"They" now say that re-using that grease is a carcinogenic...(causes cancers) but who knew? And what doesn't cause cancer these days? lol
Well apparently this "butter bell" crock is supposed to guarantee to keep the butter fresh left on the counter/cabinet...... my friend swears by it. Hmmm...I am thinking about trying it.
On the healthier side of things I just ate a Lean Cuisine Chicken Fried Rice and it wasn't bad...doctored it up a bit with some teriaki sauce but not bad. Yes it is only 10 am but hey i am a stay home mom, what the heck?
Oh, the things my Mom used to do back then! I think I've mentioned it
before: stuff the turkey the night before Thanksgiving, and then, because
there wasn't enough room in the fridge, LEAVE IT OUT ON THE KITCHEN
COUNTER OVERNIGHT! Margarine and white bread every day on the table
for meals. Canned watery spinach.
Our only saving grace was a HUGE garden, all that fresh stuff for months
on end... and meats my dad brought in.
(BTW, Lean Cuisines are not bad at all... they've got some new ones out
by I always have really liked their 'sghetti and meatballs!
I wouldn't refrigerate real homemade butter but you should also use it quickly. I would refrigerate margarine though.
There is nothing like a big slice of hot toast with real melting butter on it. Yummy
from Land 'o Lakes....(i would never keep a dairy product at room temp. but i know lots of people who do. ) Storage
Always keep butter refrigerated. Store it in its original container in the coldest part of the refrigerator, not the warmer "butter keeper" on the door. Store it away from foods with a distinctive odor like cheese, onions, garlic, etc..
Refrigerate unused portions of opened butter in a covered dish.
LAND O LAKESÂ® Butter has a shelf life of four months. For longer storage, freeze in carton.
Butter is salted which acts as a preservative, its safe to keep out.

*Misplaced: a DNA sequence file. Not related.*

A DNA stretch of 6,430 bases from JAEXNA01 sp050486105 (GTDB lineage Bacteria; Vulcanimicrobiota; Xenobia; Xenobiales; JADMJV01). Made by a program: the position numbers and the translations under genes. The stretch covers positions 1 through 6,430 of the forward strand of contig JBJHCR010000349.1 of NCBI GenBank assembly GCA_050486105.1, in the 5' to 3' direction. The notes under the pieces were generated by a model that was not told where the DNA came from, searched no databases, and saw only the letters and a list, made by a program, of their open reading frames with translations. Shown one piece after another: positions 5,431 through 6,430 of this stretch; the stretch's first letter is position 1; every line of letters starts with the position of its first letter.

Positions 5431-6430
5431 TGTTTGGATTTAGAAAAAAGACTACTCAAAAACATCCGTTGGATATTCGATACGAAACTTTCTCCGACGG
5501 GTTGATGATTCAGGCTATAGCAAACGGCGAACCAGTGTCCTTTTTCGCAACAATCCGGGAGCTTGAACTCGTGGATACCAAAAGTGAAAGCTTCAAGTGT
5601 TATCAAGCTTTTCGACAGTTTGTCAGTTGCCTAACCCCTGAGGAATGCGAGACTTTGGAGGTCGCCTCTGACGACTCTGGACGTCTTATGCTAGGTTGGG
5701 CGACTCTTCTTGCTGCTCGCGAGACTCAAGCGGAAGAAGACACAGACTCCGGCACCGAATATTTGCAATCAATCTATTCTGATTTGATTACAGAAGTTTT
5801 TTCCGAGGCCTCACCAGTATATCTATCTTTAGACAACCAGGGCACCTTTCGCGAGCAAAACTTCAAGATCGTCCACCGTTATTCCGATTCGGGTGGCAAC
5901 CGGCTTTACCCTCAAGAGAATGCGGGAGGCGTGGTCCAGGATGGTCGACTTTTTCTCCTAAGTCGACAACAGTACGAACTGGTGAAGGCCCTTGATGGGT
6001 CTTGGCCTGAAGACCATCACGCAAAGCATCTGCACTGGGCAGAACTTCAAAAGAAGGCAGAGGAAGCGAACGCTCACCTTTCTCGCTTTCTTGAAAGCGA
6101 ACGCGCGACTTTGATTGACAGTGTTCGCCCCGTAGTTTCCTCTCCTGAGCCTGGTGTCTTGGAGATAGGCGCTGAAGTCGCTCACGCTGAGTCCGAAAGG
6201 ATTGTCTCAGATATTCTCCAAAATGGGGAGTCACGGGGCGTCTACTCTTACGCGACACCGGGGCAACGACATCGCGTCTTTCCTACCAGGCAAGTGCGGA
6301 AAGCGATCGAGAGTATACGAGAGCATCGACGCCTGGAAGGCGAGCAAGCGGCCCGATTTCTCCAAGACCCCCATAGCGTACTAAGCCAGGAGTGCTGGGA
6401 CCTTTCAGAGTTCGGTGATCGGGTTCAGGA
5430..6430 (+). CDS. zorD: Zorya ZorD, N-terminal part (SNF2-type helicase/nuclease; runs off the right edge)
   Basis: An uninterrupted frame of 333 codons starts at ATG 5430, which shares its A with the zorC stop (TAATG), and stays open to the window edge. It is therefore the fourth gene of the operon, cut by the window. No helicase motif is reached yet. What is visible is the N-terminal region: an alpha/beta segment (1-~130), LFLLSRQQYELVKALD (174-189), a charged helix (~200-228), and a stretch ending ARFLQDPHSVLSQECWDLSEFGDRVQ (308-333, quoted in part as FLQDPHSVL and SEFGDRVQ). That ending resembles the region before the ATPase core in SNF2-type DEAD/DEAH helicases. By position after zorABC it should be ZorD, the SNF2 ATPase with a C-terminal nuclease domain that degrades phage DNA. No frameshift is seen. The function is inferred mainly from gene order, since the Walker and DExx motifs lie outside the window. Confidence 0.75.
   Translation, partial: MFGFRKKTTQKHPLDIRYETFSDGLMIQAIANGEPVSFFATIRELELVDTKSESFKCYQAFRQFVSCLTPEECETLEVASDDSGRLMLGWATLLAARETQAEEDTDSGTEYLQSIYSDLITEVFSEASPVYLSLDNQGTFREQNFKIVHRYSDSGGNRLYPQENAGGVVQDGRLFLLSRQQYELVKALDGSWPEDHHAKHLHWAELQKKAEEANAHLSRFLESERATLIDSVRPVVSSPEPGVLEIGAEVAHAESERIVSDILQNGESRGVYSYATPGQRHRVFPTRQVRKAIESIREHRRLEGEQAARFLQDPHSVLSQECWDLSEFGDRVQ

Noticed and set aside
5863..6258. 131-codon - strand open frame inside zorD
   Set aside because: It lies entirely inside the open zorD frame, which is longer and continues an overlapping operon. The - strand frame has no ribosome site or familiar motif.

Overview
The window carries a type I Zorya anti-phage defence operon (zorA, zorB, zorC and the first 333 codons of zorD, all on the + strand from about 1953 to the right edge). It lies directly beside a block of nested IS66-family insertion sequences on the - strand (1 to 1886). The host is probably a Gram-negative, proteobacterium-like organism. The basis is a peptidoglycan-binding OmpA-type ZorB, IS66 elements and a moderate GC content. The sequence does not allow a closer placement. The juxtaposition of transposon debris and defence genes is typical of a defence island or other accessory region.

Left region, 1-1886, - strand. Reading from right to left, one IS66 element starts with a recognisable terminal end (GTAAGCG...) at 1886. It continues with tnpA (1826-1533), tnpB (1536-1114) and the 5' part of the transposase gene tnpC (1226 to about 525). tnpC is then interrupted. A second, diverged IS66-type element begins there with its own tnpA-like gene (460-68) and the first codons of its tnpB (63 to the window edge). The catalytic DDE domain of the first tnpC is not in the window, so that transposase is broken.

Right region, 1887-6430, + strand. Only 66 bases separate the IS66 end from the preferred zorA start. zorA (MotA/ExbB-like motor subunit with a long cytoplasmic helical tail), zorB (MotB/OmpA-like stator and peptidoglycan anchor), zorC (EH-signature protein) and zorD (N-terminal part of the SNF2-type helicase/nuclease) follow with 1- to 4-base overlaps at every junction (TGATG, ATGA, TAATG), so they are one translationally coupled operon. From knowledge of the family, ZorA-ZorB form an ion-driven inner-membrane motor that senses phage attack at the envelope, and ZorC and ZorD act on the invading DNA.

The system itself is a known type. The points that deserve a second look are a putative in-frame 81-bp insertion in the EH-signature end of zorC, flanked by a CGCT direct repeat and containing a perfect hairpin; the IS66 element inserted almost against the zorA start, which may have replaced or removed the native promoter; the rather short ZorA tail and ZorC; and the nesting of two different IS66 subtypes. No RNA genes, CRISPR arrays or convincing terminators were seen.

Butter is salted which acts as a preservative, its safe to keep out.
oh, so you're going to argue with land 'o lakes? the butter people?? and what about unsalted butter, HUH??? how much salt do you think is in butter anyway? it's not exactly salted cod you know. pffffttttt
They said its ok for a few days due to the salt but the unsalted must be refrigerated. Theyre probably just playing it safe.
AH-HA!! So the unsalted is not safe to leave out? Hmmm...its the only kind I like. I think the salted butters taste stale. It's the only kind my parents buy.... really ruins a whole meal in my opinion!! Anyhow, so now I still wonder....and will have to ask Land o Lakes about this "Butter Bell" thing.......can I store unsalted butter in THERE??????? UGH!!!! What do you guys think?
Well if anybody is still reading this thread...saw this in an email I got today and thought I'd share it....checked it out w/ Snopes already so it is valid....
Claim: Ingestion of some types of margarine increases the risk of coronary disease.
Example: [Collected via e-mail, 2003]
The difference between butter and margarine?
Both have the same amount of calories, butter is slightly higher in saturated fats at 8 grams compared to 5 grams. Eating margarine can increase heart disease in women by 53% over eating the same amount of butter according to a recent Harvard Medical Study.
Eating butter increases the absorption of many other nutrients in other foods, butter has many nutritional benefits where margarine has a few only because they are added! Butter tastes much better than margarine and it can enhance the flavours of other foods. Butter has been around for centuries where margarine has been around for less than 100 years.
Now for Margarine, very high in trans fatty acids triple risk of Coronary Heart Disease, Increases total and LDL ( This is the bad Cholesterol), Lowers HDL cholesterol and this is the good one, Increases the risk of cancers by up to five fold, lowers quality of breast milk, decreases immune response, and decreases insulin response.
And here is the most disturbing fact......
Margarine is but one molecule from being PLASTIC..... (This fact alone was enough to have me avoiding margarine for life and anything else that is hydrogenated, this means hydrogen is added changing the molecular structure of the food.)